How is the Common Domain Model standardising post-trade?
The complexity involved in trade processing has, for years, put market participants under considerable strain. Navigating this landscape has proved increasingly difficult due to the number of overlapping requirements introduced in the past decade, forcing firms to constantly recalibrate their workflows.
by Leo Labeis, CEO, REGnosys
The Common Domain Model (CDM) has emerged as one of the leading technologies designed to tackle this problem. The CDM is an open-source, human-readable and machine-executable data model for trade products and processes. It creates a digital representation of contracts and events across the lifecycle of financial transactions while supporting the conversion to and from existing messaging standards. This allows market participants to achieve consistency in the interpretation and implementation of post-trade requirements.
Despite emerging as an important tool in achieving greater cohesiveness in trade processing, one of the most frequently levelled criticisms against the CDM is that it is a solution looking for a problem.
This criticism, however, misunderstands the very purpose that the CDM was created to serve. The CDM has always been the analysis of a problem before being the outline of a solution. Not making the CDM a solution to a specific problem is precisely what allows it to tackle the inefficiencies it was designed to unlock.
The CDM is not – and shouldn’t be – a solution
Solutions exist at every point of the trade lifecycle, from matching to reporting to collateral management. Some of these solutions are widely adopted by the industry, and in most cases, organisations can choose between multiple available solutions.
The problem that persists across the post-trade landscape is not about a lack of solutions – it’s about a lack of interoperability. New mandates introduced after the 2008 global financial crisis, such as clearing, reporting or margin requirements, have led to a proliferation of new processes and fragmented approaches globally. ISDA itself has recognised that the “industry’s limited resources are not always focussed on developing and delivering common solutions.”
So, the need is not for another solution – the industry already has many of these. This is exactly why the CDM is not a solution and never should be. In this scenario – if the CDM was crafted to be a solution to a specific pain point in the trade lifecycle – the model would be customised to that specific use case rather than promoting consistency and robustness.
The industry’s current approach to trade confirmation illustrates this pitfall. This process usually classifies products upfront. As a result, most downstream trade processes, for instance, clearing or reporting, are engineered based on product types, even though they may not be the relevant classification for those processes.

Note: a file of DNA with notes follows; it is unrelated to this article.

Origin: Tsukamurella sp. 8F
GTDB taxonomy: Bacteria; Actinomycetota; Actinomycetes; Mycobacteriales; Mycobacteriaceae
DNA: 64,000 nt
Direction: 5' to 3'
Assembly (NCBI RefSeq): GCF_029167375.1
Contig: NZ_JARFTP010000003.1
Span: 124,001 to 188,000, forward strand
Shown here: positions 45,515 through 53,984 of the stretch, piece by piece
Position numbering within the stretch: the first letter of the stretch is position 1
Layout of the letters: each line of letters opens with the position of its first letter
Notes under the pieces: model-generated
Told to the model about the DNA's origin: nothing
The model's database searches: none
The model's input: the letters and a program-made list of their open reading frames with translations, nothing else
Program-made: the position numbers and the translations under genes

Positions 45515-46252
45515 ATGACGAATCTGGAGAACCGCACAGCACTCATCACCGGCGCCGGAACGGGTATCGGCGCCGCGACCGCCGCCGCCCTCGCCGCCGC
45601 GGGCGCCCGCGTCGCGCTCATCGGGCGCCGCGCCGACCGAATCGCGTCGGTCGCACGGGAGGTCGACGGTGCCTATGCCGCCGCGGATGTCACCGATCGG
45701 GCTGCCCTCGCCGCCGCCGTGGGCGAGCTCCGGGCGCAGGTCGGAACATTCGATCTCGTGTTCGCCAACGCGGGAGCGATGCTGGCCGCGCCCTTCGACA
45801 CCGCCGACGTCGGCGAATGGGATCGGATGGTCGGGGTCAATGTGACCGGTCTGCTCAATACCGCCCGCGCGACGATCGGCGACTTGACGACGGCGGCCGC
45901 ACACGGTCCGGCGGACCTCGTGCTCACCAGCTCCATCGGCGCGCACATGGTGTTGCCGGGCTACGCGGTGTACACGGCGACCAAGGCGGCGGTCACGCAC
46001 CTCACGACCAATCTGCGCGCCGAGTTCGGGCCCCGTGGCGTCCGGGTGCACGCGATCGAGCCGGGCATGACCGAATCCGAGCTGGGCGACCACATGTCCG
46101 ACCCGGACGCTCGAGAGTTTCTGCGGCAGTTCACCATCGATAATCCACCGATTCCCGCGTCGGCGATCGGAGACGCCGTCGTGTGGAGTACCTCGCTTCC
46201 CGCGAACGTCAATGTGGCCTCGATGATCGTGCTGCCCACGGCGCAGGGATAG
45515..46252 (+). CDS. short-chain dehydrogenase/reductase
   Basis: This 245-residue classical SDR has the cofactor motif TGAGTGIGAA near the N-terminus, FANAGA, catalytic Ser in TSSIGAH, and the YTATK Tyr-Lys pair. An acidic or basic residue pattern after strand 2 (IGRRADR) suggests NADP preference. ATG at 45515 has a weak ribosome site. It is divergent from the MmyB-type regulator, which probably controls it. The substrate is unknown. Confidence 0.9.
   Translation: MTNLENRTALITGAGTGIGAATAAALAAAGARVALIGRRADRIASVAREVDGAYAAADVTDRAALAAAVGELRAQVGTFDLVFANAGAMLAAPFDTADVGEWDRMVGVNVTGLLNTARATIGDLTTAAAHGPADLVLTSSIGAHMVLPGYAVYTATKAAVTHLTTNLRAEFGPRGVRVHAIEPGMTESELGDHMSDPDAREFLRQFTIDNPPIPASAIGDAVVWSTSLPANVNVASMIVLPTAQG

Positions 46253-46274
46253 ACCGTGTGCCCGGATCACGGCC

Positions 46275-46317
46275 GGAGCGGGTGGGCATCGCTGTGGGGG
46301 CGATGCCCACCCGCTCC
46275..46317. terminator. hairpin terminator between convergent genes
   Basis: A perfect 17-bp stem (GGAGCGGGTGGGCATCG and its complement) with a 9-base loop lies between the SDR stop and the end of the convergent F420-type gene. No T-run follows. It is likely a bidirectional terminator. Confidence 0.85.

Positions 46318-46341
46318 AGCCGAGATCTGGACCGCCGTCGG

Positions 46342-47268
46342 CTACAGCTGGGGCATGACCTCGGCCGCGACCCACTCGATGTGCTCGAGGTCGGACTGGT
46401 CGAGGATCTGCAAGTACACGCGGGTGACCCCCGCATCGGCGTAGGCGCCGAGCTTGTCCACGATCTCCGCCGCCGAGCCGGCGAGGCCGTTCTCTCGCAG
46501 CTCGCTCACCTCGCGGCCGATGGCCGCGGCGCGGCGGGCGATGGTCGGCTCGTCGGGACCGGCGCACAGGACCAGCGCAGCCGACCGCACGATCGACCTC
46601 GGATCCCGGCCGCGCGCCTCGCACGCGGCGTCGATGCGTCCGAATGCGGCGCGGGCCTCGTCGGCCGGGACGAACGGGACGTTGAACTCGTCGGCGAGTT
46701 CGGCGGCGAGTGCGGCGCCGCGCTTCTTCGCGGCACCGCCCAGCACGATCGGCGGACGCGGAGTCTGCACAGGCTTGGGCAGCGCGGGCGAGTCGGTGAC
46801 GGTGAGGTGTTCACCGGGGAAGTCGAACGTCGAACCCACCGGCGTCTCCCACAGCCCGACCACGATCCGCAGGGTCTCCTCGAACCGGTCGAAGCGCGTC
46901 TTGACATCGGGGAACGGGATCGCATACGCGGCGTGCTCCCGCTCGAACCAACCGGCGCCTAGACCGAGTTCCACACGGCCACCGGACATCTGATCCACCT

Before we know it, the CDM would have perpetuated the very problem that current solutions suffer from – a lack of interoperability at different points in the trade lifecycle.
If the CDM isn’t a solution, then what is it?
What post-trade infrastructure needs is the development of common foundations for the processes, behaviours and data elements of the trade lifecycle. The CDM was created to meet this demand.
That the CDM is “coded” explains why it is often mistaken for a solution, based on the assumption that code equates to a solution. It is more accurate to think of the CDM as a library distributed in multiple languages and accompanied by visual representations. That code library is directly usable in solution implementations but critically remains independent of any particular solution or system.
Digital Regulatory Reporting (DRR) – an initiative initially championed by ISDA – provides the best illustration of this separation in action. DRR delivers a standardised, coded interpretation of the trade reporting rules using CDM-based data to represent the transaction inputs.
Importantly, DRR is only an application of the CDM. It does not directly interfere with the CDM, so the latter remains free of any reporting perspective. For instance, the processing of transaction inputs with static referential data, often jurisdiction-specific, is part of DRR but not of the CDM.
Keeping the CDM as a genuine common denominator is key to ensuring its status as a pivot between different trade processes without being encumbered by any particular one.
The CDM has enormous potential to foster greater standardisation across the post-trade landscape. It can work in a complementary way to any other data standards – including FIX, FpML or ISO 20022 – and can be integrated into the internal systems of market participants, enabling data to be interpreted consistently across the board.
To realise this potential, it is vital for the industry to fully understand that not making the CDM a solution to a specific problem is what allows it to achieve this harmonisation. In doing so, firms can begin to implement more innovative and strategic approaches to data management.
August 12, 2022
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